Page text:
Liverpool

David Duckenfield 'admitted misleading FA officials' over Hillsborough gate

David Duckenfield Image copyright Getty Images
Image caption Match commander David Duckenfield denies the gross negligence manslaughter of 95 fans

Hillsborough match commander David Duckenfield admitted misleading FA officials when he said a gate had been forced, his retrial heard.

Mr Duckenfield said at a public inquiry led by Justice Taylor after the 1989 FA Cup semi-final that he had not told the truth in the immediate aftermath.

Preston Crown Court was read transcripts from the inquiry.

Mr Duckenfield, 75, denies the gross negligence manslaughter of 95 Liverpool fans.

At the inquiry in May 1989, Mr Duckenfield agreed he had told FA chief executive Graham Kelly that a gate to the ground had been forced when he came to the police control box after the match between Liverpool and Nottingham Forest was stopped at 15:06.

The court has heard Mr Duckenfield ordered exit gates to the stadium be opened as crowds built up outside the turnstiles, allowing fans to head through exit gate C and down the tunnel to the central pens where the fatal crush happened.

He told the Taylor Inquiry: "I may have misled Mr Kelly."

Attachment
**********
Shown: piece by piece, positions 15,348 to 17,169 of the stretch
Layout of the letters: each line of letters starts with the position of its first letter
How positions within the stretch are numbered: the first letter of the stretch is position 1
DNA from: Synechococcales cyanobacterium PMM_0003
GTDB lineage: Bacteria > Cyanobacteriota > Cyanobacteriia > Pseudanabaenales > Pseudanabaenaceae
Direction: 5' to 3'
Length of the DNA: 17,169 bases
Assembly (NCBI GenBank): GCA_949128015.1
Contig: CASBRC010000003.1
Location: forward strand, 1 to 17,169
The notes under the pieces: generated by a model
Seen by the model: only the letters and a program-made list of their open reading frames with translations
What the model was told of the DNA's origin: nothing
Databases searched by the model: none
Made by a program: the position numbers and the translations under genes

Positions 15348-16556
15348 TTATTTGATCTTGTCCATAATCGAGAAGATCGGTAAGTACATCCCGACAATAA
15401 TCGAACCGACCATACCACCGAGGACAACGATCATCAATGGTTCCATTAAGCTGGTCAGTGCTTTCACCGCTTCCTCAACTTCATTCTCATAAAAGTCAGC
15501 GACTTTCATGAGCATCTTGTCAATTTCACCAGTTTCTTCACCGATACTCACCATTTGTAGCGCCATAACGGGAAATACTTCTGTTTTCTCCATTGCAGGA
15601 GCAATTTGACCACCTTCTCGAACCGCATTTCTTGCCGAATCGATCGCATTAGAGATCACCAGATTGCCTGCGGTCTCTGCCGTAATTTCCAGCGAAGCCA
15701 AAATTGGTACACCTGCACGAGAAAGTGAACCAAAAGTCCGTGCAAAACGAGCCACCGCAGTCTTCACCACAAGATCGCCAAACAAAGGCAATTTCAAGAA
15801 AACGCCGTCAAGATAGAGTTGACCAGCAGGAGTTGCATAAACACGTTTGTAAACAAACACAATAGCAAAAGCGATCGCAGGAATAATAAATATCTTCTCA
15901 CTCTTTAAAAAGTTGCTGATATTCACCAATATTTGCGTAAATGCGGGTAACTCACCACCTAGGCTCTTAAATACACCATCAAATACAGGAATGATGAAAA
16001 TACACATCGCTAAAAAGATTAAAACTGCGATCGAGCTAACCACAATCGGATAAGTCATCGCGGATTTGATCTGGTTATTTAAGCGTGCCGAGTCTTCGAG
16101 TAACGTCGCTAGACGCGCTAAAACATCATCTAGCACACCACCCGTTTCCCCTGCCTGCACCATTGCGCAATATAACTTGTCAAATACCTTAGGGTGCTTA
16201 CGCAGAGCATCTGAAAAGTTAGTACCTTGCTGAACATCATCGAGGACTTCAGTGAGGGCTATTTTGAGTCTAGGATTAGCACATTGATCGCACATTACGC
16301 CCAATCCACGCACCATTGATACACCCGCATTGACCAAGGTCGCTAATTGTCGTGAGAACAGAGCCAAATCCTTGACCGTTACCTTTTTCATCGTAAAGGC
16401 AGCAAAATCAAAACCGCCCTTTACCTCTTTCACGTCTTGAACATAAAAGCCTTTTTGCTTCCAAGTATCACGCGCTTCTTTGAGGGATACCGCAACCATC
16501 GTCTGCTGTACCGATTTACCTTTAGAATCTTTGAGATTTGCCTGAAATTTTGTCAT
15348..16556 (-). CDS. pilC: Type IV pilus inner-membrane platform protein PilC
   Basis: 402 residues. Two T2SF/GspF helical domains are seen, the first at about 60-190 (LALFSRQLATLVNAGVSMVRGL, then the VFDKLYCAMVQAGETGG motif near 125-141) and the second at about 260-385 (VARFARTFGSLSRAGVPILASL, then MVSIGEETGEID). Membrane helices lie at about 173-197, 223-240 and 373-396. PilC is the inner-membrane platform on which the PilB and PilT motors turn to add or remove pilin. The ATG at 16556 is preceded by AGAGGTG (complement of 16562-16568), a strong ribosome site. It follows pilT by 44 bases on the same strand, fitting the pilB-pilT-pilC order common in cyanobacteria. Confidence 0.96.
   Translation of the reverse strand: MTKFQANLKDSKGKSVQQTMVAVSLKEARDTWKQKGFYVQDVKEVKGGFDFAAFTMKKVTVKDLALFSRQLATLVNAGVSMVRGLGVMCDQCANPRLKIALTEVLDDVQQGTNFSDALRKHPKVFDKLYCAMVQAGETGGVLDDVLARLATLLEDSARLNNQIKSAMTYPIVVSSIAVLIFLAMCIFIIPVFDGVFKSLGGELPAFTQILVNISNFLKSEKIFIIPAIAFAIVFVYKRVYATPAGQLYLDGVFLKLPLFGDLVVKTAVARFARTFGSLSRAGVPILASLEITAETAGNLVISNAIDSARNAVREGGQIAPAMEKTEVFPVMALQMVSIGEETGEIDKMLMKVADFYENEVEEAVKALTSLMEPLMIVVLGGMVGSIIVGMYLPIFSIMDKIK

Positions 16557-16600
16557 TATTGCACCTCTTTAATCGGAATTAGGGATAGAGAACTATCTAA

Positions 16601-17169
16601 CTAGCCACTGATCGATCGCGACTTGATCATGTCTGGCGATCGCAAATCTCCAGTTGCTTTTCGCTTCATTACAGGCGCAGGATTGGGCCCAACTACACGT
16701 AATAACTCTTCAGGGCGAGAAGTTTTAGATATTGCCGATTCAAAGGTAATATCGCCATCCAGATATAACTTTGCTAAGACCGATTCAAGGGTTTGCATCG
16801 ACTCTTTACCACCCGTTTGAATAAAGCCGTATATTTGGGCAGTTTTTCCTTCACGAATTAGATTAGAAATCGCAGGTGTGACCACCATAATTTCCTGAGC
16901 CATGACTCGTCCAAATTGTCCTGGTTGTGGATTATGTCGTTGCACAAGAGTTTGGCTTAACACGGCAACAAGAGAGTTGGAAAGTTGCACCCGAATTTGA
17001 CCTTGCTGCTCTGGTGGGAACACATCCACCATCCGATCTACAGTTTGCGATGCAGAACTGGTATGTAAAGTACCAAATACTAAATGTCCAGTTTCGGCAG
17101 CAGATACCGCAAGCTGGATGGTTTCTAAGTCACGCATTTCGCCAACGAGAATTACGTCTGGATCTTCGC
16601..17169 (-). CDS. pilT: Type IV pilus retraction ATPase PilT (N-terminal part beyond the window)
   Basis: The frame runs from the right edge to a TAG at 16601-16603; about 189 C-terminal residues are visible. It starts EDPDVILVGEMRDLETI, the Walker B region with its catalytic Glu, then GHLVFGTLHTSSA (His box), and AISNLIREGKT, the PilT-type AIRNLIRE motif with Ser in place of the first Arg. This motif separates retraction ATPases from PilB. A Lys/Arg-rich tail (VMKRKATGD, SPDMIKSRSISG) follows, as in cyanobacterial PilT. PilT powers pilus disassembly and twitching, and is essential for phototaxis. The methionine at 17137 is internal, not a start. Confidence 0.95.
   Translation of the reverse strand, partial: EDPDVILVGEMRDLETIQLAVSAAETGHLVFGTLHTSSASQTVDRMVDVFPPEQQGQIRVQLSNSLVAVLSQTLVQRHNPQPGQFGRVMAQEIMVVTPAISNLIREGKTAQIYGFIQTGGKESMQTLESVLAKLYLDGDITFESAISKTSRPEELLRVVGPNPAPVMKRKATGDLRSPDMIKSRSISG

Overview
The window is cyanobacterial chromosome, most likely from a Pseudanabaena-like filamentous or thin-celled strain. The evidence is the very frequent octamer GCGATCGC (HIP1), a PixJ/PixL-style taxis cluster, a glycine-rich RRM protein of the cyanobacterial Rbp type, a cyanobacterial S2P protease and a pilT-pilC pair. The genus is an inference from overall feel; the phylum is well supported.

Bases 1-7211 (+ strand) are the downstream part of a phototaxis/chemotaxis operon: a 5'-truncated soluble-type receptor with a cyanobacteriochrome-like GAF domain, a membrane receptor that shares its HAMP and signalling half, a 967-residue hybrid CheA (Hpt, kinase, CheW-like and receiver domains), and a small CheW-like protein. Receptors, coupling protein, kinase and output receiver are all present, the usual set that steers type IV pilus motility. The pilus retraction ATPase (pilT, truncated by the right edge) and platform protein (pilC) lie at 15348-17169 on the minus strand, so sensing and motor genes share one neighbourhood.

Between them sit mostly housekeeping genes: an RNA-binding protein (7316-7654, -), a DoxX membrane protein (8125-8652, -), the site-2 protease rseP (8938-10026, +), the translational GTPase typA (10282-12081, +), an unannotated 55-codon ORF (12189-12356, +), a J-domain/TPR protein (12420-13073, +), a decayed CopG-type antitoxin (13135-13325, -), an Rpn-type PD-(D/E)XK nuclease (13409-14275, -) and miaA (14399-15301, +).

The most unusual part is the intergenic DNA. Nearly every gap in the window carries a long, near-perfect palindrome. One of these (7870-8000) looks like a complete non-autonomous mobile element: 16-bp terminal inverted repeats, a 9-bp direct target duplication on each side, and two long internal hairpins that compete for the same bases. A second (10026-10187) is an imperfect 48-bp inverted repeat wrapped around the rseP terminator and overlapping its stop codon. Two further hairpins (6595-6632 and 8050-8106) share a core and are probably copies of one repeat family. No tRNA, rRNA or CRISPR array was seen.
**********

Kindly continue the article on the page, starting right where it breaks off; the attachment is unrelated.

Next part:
Image caption The people who lost their lives in the Hillsborough disaster

Mr Duckenfield admitted he had gone to a meeting with club officials in the boardroom of the ground without telling them the truth of what had happened.

Edwin Glasgow QC, representing Sheffield Wednesday at the inquiry, said: "I am not suggesting that you told them a lie, what I am complaining about is that you did not tell them the truth."

Mr Duckenfield replied: "Sir, you are correct."

The jury also heard audio recordings from the inquests into the deaths in 2015.

Mr Duckenfield told the inquests he had not been concerned about taking on the role of match commander when he was promoted just a few weeks before the match on April 15 1989.

He said with hindsight he should have thought about his "limited knowledge" of the role.

The crush on the Leppings Lane terrace led to the deaths of 96 people.

Under the law at the time there can be no prosecution for the death of the 96th victim, Anthony Bland, as he died more than a year and a day after his injuries were caused.

The trial continues.

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